Steven M Wise, Pathbreaking Attorney for Animal Rights, Dies at 73 – The Boston Globe

Steven M Wise, Pathbreaking Attorney for Animal Rights, Dies at 73 - The Boston Globe

The Life and Work of Steven M. Wise: An Advocate for Animal Rights

A Change of Heart: From Personal Injury to Animal Law

Steven M. Wise was an expert in personal injury and criminal defense law when he stumbled across Peter Singer’s “Animal Liberation.” The book opened Wise’s eyes to the horrors of how animals, particularly those in factory farms and used for testing products, were treated. This realization changed the direction of Wise’s career, and he became a lifelong advocate for animal rights.

An Uphill Battle: Early Ridicule and Opposition

In his early years as an animal rights lawyer, Wise was often met with mockery and skepticism. He defended rowdy dogs that were meant to be put down because of their barking and biting and spoke out against state-sponsored deer hunting.

A Paradigm-Shifting Approach: Changing the Court System’s Treatment of Animals

Wise had a mission to secure legal rights for animals and to transform a court system that considered them no different than inanimate objects. His belief was that highly intelligent creatures like chimpanzees, whales, elephants, and others deserve fundamental rights, including the right to liberty.

The Nonhuman Rights Project

In 1995, Wise founded the Nonhuman Rights Project (NhRP). This nonprofit organization focused on securing legal rights for animals by advocating three groups of animal clients, including elephants, great apes, and cetaceans. The NhRP drew on cognitive and behavioral research, arguing that each group is autonomous, self-aware, and cognitively sophisticated, deserving of fundamental rights.

The Habeas Corpus Cases

Wise used habeas corpus petitions as a legal strategy in state court, arguing that they offered a potential remedy for a “legal person” beyond human persons. In December 2013, he filed habeas corpus petitions on behalf of four captive chimpanzees in New York. Although they gained national news coverage, none of the petitions succeeded in court. However, Wise and his colleagues continued to push forward, filing a habeas corpus case in 2018 on behalf of Happy, an elephant at the Bronx Zoo.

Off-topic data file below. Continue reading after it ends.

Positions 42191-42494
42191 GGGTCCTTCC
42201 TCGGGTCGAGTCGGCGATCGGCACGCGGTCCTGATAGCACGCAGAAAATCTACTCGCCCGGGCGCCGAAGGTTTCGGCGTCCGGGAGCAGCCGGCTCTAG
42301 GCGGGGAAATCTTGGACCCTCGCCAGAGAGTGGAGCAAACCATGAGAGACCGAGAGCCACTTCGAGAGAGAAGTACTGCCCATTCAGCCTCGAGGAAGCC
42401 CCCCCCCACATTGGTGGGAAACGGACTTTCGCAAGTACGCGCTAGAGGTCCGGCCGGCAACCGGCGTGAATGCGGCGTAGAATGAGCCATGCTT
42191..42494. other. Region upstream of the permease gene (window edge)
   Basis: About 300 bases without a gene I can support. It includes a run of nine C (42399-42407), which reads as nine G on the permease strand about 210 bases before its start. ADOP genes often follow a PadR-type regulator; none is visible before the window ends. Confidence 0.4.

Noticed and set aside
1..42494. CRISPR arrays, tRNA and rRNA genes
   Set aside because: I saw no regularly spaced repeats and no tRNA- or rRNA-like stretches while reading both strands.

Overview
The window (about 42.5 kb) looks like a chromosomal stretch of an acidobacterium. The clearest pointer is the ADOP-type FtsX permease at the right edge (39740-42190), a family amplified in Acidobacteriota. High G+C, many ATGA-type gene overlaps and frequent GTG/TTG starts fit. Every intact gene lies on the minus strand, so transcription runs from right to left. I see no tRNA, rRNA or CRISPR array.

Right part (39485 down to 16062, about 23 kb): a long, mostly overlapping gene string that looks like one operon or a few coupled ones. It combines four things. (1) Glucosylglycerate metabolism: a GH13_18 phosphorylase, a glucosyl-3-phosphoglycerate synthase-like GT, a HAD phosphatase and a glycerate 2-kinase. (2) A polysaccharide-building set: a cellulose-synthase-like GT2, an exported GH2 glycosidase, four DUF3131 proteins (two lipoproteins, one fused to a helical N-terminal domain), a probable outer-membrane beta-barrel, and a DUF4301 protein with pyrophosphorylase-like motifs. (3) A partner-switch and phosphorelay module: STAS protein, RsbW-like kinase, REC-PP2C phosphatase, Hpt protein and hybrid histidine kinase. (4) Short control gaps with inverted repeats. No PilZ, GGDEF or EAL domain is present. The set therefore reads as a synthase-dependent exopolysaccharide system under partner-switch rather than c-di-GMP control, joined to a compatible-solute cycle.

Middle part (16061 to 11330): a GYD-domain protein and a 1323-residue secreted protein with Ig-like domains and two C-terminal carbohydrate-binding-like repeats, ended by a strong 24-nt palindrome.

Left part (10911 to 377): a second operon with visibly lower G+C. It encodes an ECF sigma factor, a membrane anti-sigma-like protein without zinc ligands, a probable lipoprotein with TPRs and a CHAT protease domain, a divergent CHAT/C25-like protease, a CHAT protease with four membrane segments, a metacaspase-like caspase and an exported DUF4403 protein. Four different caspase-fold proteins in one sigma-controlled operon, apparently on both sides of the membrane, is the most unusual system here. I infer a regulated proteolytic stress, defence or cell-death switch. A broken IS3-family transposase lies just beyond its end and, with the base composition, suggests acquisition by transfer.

Perseverance Pays Off

On September 21, 2022, the city of Ojai, California, passed what the NhRP calls the first legal recognition of a nonhuman animal’s right to freedom. The ordinance, developed with and supported by the NhRP, protects the right of elephants to bodily liberty, including freedom from forced confinement. Although Wise did not live to see this groundbreaking shift in animal law occur, his advocacy and legal strategies paved the way for future progress.

A Legacy of Compassion and Empathy

Steven M. Wise’s tireless efforts to secure legal rights for animals and challenge a legal system that did not consider animals deserving of fundamental rights will undoubtedly inspire future generations of animal rights advocates and lawyers. His legacy highlights the importance of compassion and empathy in advocating for those who cannot defend themselves.

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